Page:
Cashew Kernel Price Today

Cashew Kernel Price Today, September 23, 2017

W240: 5.20-5.25; W320: 5.05-5.15;

W450/ SW320/ LBW: 4.9-4.95;

DW: 4.5-4.6; WS/WB: 4.35-4.6;

LP: 3.75-3.85 (SP: Limited)

(Unit: USD/ Lb FOB HCMC/ Flexi packs)

Note: The above selling prices for non-Chinese markets/ Prompt shipment.

Thứ Ba, 14 tháng 3, 2017

India: Cashew turns crunchy

13 March 2017



Robust local consumption supports Goa’s cashew processing industry and most unit owners are making steady profits, finds out, Shoma Patnaik

Goa’s cashew season for 2017 is opened on a positive note. The first arrival of the crop in the market is good and expectations are of the trend continuing in future. Weather however could be the spoilsport. Climatic conditions have flipped after being ideal so far. The night temperature is drooped by two-three degree while the daytime temperature is high. Another major concern is early morning dew witnessed in recent days. It could make no-show out of a bountiful harvest and so fingers are crossed on the season’s produce.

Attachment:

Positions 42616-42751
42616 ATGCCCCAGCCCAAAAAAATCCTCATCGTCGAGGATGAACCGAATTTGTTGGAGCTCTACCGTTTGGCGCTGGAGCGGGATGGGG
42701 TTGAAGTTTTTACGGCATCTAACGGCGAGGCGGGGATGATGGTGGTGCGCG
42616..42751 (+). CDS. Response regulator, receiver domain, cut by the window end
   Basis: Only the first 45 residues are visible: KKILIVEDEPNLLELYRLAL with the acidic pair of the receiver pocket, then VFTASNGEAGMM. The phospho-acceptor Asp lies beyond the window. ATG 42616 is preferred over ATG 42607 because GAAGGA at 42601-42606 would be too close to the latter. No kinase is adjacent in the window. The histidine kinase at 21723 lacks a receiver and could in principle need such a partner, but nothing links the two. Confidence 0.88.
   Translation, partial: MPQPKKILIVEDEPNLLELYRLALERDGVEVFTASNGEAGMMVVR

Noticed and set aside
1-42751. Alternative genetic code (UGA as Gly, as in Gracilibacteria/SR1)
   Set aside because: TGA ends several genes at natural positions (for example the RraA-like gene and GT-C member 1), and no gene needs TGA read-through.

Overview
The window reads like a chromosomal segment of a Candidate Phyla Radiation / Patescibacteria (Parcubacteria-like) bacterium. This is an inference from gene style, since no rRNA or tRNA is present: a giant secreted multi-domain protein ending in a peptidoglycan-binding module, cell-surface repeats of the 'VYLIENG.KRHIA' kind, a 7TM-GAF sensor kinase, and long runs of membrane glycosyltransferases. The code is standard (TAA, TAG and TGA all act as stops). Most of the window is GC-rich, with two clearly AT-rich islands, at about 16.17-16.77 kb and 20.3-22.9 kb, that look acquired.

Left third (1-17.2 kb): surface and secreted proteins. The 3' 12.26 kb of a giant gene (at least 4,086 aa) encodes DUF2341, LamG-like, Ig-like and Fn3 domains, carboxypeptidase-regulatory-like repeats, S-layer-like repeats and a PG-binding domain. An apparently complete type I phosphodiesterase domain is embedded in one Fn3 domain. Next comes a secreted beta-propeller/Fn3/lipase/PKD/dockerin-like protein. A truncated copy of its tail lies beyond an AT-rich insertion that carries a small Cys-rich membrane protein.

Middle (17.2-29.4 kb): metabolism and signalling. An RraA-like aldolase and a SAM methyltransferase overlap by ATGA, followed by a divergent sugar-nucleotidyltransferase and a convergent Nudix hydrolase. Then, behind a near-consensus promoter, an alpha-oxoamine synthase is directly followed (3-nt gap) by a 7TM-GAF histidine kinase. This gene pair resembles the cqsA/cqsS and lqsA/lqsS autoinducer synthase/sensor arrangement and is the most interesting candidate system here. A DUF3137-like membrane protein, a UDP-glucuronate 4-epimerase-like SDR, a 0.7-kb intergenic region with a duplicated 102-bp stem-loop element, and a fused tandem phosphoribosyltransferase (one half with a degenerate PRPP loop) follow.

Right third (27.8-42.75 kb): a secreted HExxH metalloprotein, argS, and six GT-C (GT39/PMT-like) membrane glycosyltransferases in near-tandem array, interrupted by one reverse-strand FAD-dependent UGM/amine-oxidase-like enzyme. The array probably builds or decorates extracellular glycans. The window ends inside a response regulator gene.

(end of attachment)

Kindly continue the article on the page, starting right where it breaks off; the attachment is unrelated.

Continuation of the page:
On the price front the scenario is pro farmer. Prices of raw cashews have shot up to record high of Rs 160 per kg which is nearly 40 per cent higher than the 2016 opening price of Rs 115 per kg.  High prices are rewarding to farmers as cashew is turned out truly a cash crop as it is classified to be.

On the other hand the situation looks not so advantageous to the cashew processing industry. Unit owners have started complaining of high raw material cost although they are certain to pass on the raw material price hike to consumers.

There is news that processors may import kernels from other states to subdue local prices. “Cashew kernel price in Goa is highest compared to other states,” says Madhav Sahakari, president, Goa Cashew Manufacturers Association (GCMA). He points out that kernel in Kerala is quoted at Rs 138-Rs 142 per kg while the rate is Rs 145 per kg in Maharashtra and Rs 135 per kg in Orissa.

Sahakari who is a grower as well as processor expects raw nut prices to come down as the season advances. He says that, prices could drop by about Rs 10 per kg and stabilize at Rs 150 per kg levels at which rate it is cost-effective to the processing industry. “Arrivals in the market have not regularized and lot will depend on the harvest and the crop outlook,” says Sahakari.